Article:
At least 39 people have been killed, and dozens more injured, in a powerful car bombing in northern Syria.
The explosion happened on Monday in the main square in Darkoush, a rebel-held town in Idlib province, 2km from the Turkish border.
The UK-based Syrian Observatory for Human Rights said the toll was expected to rise due to the large number of people who suffered serious injuries.
A video posted by activists online showed the aftermath of the blast, with at least one car ablaze and the ground around it covered in smoking embers.
A second video showed residents carrying bodies on makeshift stretchers and extensive damage to buildings around the blast site.
"The area is controlled by rebels; government forces were pushed out months ago. There are no claims of responsibility," said Al Jazeera's Zeina Khodr, reporting from Beirut, the capital of neighbouring Lebanon. "There's still a lot of insecurity in the north, even though most of that area is held by the rebels."
Red Cross abductions
The car bombing came hours after the International Committe of the Red Cross reported the abduction of six of its staff along with an employee of the Syrian Arab Red Crescent.
The ICRC vowed on Monday that it would not stop work there, despite the weekend kidnapping.
"We are completely committed to supporting the Syrian population in this difficult moment," ICRC spokesman Ewan Watson told Swiss public radio.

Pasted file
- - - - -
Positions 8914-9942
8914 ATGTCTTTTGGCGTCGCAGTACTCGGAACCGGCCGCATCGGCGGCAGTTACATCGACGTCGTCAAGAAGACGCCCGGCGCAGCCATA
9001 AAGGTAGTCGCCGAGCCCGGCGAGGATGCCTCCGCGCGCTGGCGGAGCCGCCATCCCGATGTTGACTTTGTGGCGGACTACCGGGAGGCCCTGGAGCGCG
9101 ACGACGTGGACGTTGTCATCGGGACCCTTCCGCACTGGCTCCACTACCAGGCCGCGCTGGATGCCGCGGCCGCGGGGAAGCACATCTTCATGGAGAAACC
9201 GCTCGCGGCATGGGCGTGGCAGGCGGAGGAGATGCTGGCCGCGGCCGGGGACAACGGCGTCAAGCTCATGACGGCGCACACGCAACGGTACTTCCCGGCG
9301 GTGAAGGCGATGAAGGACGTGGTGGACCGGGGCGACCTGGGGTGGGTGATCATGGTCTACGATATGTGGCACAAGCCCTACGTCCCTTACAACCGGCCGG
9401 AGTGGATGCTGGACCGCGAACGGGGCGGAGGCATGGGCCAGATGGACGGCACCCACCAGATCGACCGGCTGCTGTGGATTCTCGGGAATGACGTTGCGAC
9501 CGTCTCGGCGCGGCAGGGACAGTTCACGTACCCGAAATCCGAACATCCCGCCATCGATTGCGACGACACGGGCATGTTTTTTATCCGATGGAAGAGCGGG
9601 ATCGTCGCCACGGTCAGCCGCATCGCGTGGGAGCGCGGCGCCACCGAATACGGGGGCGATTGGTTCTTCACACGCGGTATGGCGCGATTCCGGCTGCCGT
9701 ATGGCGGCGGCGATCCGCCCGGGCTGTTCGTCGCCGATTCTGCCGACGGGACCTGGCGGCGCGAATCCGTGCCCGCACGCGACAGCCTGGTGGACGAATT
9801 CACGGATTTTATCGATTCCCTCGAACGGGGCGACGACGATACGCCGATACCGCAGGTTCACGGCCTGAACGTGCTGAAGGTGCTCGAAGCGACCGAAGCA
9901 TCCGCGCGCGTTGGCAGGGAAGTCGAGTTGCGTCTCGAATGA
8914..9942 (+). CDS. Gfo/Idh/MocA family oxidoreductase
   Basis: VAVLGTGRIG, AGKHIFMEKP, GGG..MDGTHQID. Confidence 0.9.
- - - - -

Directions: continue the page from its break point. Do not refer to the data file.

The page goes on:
"We don't have any intention of stopping our activities in Syria, but of course this situation makes us reflect and take a close look at our operations because in the end, we will not be able to work and help the Syrian population without having security for our personnel," he said.
"We are worried that these types of incidents will prevent us from having as large of an access in the future and from carrying out our humanitarian work," he added.
The workers were abducted by gunmen on Sunday as their convoy drove from the Idlib province back to Damascus.
Watson did not identify the nationalities of the staff kidnapped, saying only that most of them were Syrian.
No group has yet claimed responsibility for the abduction.
Kidnapping has become an increasing problem in Syria, with journalists and aid workers frequently targeted in rebel-held parts of the country, largely in the north.
Last month a German aid worker held for almost four months escaped his kidnappers in Idlib, just like his two colleagues who managed to flee in July.